2019 was a good year for investors.
Those who chose to buy bonds enjoyed moderate gains (up to +14%), while stocks (S&P: +29%, DOW: +22.3%, NASDAQ 100: +37.3%), gold (+18.6%), and crude oil (+34.2%) were performing extraordinarily, netting ludicrous profits for investors.
While traditional assets surged throughout 2019, last year’s top-performer came from elsewhere: the relatively new asset class of cryptocurrencies.
Bitcoin (BTC) – the largest digital asset by market capitalization – managed to tackle the aftermath of 2018’s bear market and entered into a bull run in early 2019, increasing its value from $3,739 to $7,293 between January 1 and December 31, 2019.
While Bitcoin’s price was on the rise, 2019 wasn’t the best year for altcoins (digital assets other than BTC).
ETH and XRP, the second and third largest cryptocurrencies, yielded negative gains (-0.7% and -45%, respectively) for their investors. From the top five (non-stablecoin) digital assets, only Bitcoin Cash (BCH) and Litecoin (LTC) managed to increase in value (+37% and +41%).
|Bitcoin Cash (BCH)||+37%|
|S&P 500 (SPX)||+29%|
|NASDAQ 100 (NDX)||+37.3%|
|Crude Oil (WTI CFDs, USOIL)||+34.2%|
|Dow Jones Industrial Average (DJIA)||+22.3%|
|Investment-grade corporate bonds||+14%|
|Tax-exempt municipal bonds||+7.4%|
As we can see from the above, Bitcoin’s 95% surge outperformed the gains of other assets in 2019. It’s safe to say that the cryptocurrency was the top-performer of the year.
But why did BTC recover from the 2018 bear market, and what are the reasons behind its remarkable performance in 2019?
An Uncorrelated Asset and a Store of Value
Due to being decentralized, Bitcoin is an uncorrelated asset. This means – unlike traditional assets (like stocks and bonds) that are highly influenced by the decisions of governments and central banks – the price movements of other assets hardly affect BTC’s value.
Bitcoin’s independence from sovereign authorities makes the cryptocurrency an attractive investment in the eyes of those who fear the consequences of major geopolitical events – such as the US-China trade war in 2019 that potentially led to increased BTC investment.
Furthermore, as Bitcoin’s supply is capped at 21 million coins, the digital asset isn’t subject to the high rate of inflation of most fiat currencies (e.g., USD, EUR, and GBP).
Due to being a scarce and uncorrelated asset, investors tend to see Bitcoin as a store of value (an asset that maintains its value without depreciating) like gold – and this is the reason why some deem BTC as the “digital gold.”
New Asset Class With Massive Growth Potential
One of the main criticisms of Bitcoin from “Wall Street veterans” is that the cryptocurrency falls into a relatively new asset class. Going along with the same logic, this means that investing your funds into BTC poses higher risks than purchasing a stock of a company that has been on the market for a long time.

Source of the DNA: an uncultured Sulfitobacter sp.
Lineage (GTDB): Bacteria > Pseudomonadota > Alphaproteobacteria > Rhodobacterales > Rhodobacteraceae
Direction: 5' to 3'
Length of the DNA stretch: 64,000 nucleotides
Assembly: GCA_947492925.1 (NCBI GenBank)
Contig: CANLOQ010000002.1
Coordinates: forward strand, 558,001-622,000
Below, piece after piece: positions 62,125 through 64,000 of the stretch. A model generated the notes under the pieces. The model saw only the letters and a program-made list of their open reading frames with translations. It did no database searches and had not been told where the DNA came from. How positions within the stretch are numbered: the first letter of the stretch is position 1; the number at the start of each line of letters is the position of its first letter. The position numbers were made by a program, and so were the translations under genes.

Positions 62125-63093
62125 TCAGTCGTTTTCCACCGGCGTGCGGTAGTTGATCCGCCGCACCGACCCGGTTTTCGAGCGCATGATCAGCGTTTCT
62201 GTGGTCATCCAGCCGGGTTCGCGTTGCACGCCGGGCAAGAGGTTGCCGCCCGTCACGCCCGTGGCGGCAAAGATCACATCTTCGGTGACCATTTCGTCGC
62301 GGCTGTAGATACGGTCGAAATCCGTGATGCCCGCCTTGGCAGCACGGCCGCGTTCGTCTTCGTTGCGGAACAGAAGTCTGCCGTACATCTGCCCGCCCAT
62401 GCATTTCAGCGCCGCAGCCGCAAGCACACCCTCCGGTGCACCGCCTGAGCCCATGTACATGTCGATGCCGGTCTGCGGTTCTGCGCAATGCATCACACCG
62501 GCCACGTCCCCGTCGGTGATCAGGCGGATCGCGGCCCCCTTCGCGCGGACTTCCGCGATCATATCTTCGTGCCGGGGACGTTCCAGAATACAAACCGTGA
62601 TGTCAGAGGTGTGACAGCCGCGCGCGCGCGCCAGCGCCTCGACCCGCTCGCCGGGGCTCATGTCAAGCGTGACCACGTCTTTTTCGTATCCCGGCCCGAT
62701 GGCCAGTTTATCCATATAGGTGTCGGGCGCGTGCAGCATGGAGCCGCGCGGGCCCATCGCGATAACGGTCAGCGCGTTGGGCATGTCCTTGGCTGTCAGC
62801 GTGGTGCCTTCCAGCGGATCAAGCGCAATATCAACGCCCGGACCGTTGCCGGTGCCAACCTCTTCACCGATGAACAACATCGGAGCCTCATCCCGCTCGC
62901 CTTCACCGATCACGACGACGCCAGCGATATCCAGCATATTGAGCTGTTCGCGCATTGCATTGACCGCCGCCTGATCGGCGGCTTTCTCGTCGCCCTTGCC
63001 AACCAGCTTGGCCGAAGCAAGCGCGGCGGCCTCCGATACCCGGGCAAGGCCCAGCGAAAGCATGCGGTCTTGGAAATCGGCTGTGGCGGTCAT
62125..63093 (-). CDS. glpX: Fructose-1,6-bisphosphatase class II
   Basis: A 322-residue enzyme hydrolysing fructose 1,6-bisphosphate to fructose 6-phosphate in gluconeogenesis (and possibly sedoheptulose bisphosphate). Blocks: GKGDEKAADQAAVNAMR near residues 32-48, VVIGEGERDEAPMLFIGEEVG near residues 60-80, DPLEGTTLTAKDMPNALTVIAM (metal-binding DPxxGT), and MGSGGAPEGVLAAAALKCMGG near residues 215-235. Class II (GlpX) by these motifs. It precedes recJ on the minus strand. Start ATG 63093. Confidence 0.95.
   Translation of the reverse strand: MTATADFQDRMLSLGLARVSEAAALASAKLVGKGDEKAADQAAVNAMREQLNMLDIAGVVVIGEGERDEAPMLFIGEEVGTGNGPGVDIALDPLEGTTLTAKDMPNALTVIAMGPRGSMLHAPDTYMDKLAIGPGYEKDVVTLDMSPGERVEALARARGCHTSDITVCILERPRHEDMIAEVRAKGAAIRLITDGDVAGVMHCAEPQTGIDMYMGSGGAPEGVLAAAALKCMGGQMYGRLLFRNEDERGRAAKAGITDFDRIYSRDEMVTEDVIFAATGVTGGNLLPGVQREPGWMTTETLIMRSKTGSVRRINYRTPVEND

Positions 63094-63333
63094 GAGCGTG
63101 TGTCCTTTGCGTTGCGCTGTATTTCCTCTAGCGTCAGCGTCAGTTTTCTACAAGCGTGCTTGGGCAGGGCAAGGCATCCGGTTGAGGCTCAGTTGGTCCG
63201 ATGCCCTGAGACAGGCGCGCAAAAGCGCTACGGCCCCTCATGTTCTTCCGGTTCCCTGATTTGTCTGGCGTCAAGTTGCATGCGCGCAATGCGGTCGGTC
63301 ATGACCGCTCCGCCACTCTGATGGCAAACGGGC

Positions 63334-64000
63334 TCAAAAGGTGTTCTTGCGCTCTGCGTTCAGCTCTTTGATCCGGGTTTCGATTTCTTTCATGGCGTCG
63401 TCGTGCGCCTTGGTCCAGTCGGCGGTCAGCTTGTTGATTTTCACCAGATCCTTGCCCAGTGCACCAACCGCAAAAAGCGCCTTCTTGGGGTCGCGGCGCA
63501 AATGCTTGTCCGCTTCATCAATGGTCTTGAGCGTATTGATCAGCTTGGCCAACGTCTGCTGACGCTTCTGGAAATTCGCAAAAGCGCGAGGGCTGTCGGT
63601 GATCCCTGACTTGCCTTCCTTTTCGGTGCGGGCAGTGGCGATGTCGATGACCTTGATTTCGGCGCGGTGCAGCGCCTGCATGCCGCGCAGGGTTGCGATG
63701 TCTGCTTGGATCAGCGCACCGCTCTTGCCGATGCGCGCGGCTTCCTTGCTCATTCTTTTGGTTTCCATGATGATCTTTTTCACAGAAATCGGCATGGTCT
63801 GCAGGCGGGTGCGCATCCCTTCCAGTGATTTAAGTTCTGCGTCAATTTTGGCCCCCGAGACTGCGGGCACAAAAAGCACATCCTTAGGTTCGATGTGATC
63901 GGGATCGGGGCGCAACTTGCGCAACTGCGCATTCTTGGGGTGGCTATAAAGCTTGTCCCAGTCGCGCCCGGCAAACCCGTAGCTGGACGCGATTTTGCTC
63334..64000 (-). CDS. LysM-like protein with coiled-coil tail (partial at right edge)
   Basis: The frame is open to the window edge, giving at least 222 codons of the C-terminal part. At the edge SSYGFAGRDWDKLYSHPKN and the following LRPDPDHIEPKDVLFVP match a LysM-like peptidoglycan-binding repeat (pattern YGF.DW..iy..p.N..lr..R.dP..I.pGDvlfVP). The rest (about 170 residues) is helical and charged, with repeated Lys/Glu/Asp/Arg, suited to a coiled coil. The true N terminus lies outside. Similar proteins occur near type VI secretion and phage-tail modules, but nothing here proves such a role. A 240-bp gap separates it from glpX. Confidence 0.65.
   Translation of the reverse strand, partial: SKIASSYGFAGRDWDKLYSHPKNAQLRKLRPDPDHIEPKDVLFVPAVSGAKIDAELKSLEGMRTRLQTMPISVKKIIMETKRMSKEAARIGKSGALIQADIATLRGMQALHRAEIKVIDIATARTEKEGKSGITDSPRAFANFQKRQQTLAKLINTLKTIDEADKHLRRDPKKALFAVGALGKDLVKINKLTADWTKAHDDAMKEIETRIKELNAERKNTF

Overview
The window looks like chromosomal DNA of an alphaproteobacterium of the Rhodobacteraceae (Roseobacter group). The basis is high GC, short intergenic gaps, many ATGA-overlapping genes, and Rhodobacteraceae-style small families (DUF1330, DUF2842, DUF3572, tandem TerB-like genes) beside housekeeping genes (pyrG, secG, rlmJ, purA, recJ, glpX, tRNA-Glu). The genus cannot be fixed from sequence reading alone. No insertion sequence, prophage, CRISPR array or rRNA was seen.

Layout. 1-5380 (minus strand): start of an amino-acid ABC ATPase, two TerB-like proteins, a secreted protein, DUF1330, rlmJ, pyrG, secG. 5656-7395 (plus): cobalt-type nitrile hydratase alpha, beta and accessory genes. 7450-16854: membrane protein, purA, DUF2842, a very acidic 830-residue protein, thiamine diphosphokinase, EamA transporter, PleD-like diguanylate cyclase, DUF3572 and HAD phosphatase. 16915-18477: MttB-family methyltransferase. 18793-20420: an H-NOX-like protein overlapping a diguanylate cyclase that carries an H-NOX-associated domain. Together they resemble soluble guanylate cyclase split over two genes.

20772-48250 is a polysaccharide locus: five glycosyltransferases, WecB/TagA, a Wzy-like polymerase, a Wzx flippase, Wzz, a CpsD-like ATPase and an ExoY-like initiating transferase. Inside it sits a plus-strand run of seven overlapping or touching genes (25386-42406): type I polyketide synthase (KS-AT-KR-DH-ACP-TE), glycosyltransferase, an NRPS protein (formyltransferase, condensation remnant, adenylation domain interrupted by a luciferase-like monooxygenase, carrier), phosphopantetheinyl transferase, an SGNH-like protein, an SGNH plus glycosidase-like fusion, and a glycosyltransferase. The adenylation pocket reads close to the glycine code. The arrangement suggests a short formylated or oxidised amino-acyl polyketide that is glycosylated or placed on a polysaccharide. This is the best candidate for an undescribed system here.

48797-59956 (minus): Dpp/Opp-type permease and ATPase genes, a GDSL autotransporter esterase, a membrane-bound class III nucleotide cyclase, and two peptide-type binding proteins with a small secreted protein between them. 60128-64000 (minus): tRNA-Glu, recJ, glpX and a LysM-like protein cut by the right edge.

While Bitcoin’s decade-long age could have some negative consequences for investors, it also comes with unique benefits that could have contributed to BTC’s +95% value increase in 2019.
The digital asset had become popular throughout late 2017 and early 2018 when its massive bull run was filling the headlines.
If we look at the profits those investors generated that purchased and sold the digital asset at the right times, it becomes clear that Bitcoin has a lot of growth potential, making it a much more attractive investment than low-yielding government bonds, for example.
The Effects of a Developing and Maturing Cryptocurrency Market
One of the biggest trends during late 2017’s and early 2018’s bull cryptocurrency market were Initial Coin Offerings (ICOs).
While ICOs allowed crypto startups to issue their own tokens to be sold to investors, a large share of organizations in the digital currency industry took advantage of the flaws of the fundraising method, launching token sales to generate quick profits for mediocre projects.
Even worse, the number of ICO-related frauds has increased exponentially, with scammers taking off with funds raised without delivering on their never-ending list of promises.
However, 2018’s bear market changed everything. Cryptocurrency prices have fallen drastically, with the number of fraudulent and immature projects also decreasing significantly. As a result, the digital asset market started to organically develop and mature, allowing institutional investors to enter the cryptocurrency space.
Multiple governments increased their regulatory scrutiny over the industry, and, in early 2019, Initial Exchange Offerings (IEOs) replaced ICOs in the form of a more secure and effective fundraising method for digital currency projects (IEOs are hosted on exchanges that screen projects before they allow them to raise funds while providing startups with different services).
Bitcoin’s price has likely experienced the effects of this evolving cryptocurrency market, which led to its massive surge in 2019.
What’s to come in 2020, we can’t know, but cryptocurrency is not going anywhere. If anything, over the coming year we will see more growth and adoption. If you’ve never owned any crypto and are interested to explore this, be sure to learn more about AAX’s OTC platform, the easiest way to buy and sell cryptocurrency.